What is your most valuable piece of advice? - page 2
I thought that this would be interesting. As we have new graduates beginning to orient in our respective units, do any of you have any fool-proof pieces of advice for them? If you could only give... Read More
Jun 17, '02Originally posted by moonshadeau
have very broad shoulders and a stash of Xanax (prescribed of course)
Jun 17, '02If a patient says "that is not my medication", even if he/she does not protest but gets a funny look on their face, check and double check.
Jun 17, '02Treat your patients and staff like you would want to be treated.
"Good, better, best...never let it rest, until your good is better, and your better BEST!" -- unknown :kiss
Jun 17, '02Listen to your patients. If they say "I'm dying", believe them!
Trust your instincts. No order for VS Q hour, do them anyway!
Look at (and touch) your patients. Assessment skills are vital!
Rise above the inevitable "nurses station talk" that is irrelevent to your job performance. Just nod your head (you don't want to be indifferent to coworkers) with understanding and do care about coworkers, but remember......"I'm here to care for patients".
Jun 17, '02ALWAYS ASK QUESTION IF YOU NOT SURE.........to the junior nurses.
Now go home and take a rest, because you really need one.
Once some of a buddies are called to the matrons office, I will say I got tissues here if you like. Not a good one but that's how we reassure each other at times.
Jun 18, '02Thank you for all of your valuable ~ * Words of Wisdom * ~ everyone. I'm a fledgling nursing student, looking to absorb as much as I can...to be the best nurse that I can.
Jun 18, '021. Clint Eastwood in Dirty Harry "A man's gotta know his limitations." Really applicable in life and in nursing. You can only do so much. You will not know everything -- know when to question. If you don't know something, find someone who does.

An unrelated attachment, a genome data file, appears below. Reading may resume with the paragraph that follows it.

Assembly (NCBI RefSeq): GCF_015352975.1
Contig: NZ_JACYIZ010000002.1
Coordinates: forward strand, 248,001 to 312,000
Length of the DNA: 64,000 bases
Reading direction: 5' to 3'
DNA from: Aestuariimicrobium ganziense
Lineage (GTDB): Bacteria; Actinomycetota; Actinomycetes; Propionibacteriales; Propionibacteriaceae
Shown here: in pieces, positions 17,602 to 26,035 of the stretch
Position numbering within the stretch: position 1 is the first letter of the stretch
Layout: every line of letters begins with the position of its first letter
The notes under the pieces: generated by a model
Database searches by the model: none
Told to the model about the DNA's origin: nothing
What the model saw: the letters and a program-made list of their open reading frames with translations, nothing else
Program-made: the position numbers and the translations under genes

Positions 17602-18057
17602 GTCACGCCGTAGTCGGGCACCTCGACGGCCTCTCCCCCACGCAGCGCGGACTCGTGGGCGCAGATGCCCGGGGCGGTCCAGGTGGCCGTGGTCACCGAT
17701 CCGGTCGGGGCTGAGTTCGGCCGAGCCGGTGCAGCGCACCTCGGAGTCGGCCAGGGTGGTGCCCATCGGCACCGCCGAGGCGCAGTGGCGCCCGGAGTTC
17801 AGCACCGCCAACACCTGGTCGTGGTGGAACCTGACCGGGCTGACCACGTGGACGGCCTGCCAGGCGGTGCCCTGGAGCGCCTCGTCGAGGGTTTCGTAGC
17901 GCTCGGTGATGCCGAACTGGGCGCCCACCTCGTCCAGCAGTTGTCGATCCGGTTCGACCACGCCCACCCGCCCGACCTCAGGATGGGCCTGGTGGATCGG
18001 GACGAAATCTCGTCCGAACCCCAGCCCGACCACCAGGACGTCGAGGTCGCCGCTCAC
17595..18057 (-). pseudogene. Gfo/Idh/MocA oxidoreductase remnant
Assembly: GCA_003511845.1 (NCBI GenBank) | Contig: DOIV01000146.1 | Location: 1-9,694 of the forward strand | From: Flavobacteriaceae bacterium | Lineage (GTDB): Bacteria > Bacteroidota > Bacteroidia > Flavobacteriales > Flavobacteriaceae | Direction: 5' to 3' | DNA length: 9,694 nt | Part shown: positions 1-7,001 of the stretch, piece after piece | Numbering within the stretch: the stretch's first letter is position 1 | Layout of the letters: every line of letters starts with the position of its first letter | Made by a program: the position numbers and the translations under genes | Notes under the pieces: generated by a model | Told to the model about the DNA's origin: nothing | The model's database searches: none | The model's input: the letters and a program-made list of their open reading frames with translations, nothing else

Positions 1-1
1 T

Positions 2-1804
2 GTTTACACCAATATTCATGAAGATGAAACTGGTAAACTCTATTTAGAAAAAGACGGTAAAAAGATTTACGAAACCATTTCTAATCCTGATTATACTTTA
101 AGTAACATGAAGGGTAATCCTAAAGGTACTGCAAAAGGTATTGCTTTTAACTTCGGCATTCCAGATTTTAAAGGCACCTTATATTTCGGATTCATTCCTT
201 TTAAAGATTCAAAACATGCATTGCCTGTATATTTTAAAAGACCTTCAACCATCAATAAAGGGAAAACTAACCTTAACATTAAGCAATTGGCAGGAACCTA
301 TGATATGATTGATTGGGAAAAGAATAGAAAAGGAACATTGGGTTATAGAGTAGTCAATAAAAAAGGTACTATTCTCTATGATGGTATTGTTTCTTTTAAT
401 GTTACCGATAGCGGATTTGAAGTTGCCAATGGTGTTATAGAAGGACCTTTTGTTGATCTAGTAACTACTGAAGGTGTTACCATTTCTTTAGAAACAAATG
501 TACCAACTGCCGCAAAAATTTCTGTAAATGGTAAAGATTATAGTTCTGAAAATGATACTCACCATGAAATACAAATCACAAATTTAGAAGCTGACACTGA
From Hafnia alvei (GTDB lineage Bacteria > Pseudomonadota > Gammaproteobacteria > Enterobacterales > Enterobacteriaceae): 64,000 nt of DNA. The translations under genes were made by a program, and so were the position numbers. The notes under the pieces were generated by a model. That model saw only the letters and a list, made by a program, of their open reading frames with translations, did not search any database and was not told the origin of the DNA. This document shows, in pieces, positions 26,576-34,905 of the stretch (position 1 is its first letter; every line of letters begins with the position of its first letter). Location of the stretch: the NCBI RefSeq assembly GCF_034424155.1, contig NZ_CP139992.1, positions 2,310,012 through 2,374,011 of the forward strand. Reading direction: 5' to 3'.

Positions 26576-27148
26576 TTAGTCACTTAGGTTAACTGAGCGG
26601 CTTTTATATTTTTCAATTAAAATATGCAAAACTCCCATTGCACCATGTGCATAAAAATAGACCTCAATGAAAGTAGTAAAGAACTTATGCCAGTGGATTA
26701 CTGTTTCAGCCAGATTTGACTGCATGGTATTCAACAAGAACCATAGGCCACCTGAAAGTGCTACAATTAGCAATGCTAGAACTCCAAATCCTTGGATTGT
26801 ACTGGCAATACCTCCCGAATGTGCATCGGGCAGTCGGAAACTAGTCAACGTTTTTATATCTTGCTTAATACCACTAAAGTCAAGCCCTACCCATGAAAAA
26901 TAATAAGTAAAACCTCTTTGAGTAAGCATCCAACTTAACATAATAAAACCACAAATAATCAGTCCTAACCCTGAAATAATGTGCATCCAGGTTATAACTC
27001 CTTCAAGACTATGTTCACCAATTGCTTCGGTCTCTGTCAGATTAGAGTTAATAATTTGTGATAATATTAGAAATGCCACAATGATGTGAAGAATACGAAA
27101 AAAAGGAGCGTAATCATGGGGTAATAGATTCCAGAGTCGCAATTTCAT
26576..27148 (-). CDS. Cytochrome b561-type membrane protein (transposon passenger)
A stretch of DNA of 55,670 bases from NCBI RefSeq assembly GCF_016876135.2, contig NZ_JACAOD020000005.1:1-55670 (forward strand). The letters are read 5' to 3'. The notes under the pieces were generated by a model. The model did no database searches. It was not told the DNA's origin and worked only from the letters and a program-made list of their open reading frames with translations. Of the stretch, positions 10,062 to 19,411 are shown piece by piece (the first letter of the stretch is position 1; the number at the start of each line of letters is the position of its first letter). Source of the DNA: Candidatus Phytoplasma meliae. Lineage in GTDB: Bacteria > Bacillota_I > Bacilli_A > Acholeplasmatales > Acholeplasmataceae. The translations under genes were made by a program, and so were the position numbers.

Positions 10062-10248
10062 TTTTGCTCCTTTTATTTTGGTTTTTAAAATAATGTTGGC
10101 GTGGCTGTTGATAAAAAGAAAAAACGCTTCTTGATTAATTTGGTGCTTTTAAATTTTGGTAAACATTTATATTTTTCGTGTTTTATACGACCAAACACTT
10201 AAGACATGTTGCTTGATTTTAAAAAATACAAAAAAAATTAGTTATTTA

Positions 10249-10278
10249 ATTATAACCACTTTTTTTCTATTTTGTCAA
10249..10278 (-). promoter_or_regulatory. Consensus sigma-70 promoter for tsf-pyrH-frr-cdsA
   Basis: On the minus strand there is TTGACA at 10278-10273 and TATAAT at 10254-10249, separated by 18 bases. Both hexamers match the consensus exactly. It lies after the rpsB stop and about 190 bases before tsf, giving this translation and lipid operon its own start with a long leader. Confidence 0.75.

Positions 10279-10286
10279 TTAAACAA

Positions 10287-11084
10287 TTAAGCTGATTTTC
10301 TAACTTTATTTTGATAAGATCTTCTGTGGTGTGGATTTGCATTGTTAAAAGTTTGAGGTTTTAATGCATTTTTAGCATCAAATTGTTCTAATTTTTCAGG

2. Pick your battles.
3. Be kind to yourself ... and others (sometimes this is very difficult.)
4. Stand up for yourself.
5. Enjoy your life. Nursing is stressful -- but it should NOT be your entire life. When it "takes over" -- time to refocus -- take a few days off/step back & have some fun. Life is too short.
Jun 18, '02Always make sure you have a good IV access on those patients that are ordered to have one. Flush it YOURSELF at the beginning of your shift. More times than I care to mention I've responded to a code and found that the patient's IV is non-functional.
Jun 18, '02If you think something is not quite right investigate it until you find the problem, or you find whatever made you stop and think.
Always double check meds if the patient questions you. And always tell them what you are giving them as you hand them the pill.
Come up with a solution before you go to someone with a problem, even if it is a stupid solution they will know you are trying to improve the situation, and not just kvetching.
The best way to get a child to stay still for an IV or IM shot- explain the whole thing to them, and then say they can yell as loud as they want to but they need to help you by staying as still as they can.
If they have to poop but can't, they're probably gonna code.
If they say they can't breathe, they need immediate help.
If a family member says "they've been getting worse all day" they are always right.
If a pregnant woman says "I gotta PUSH! ... UGH! " get her back to bed, and put on your catcher's mitt.
If you have to float, just having someone who is willing and spends time looking for ways to help out makes a big difference, you don't necessarily have to take an assignment, especially if you've no experience in that unit.
Jun 18, '02All wonderful advice and oh so true. I would add that it isn't a mistake until you repeat it... Otherwise, it's a valuable lesson...
Jun 18, '02In OB, if the mother tells you the baby is coming and EVEN if you just checked her and that seems impossible, THE BABY IS COMING! Mother is usually right....
Jun 18, '02:angel2: Always treat your patients in the same manner you would want your children/parents treated
Always treat your co-workers the way you want to be treated. (even on their bad days, because you'll have bad days too)
Always...ALWAYS...trust your gut.
After 20+ years in Emerency Nursing I have found these 3 always to be true.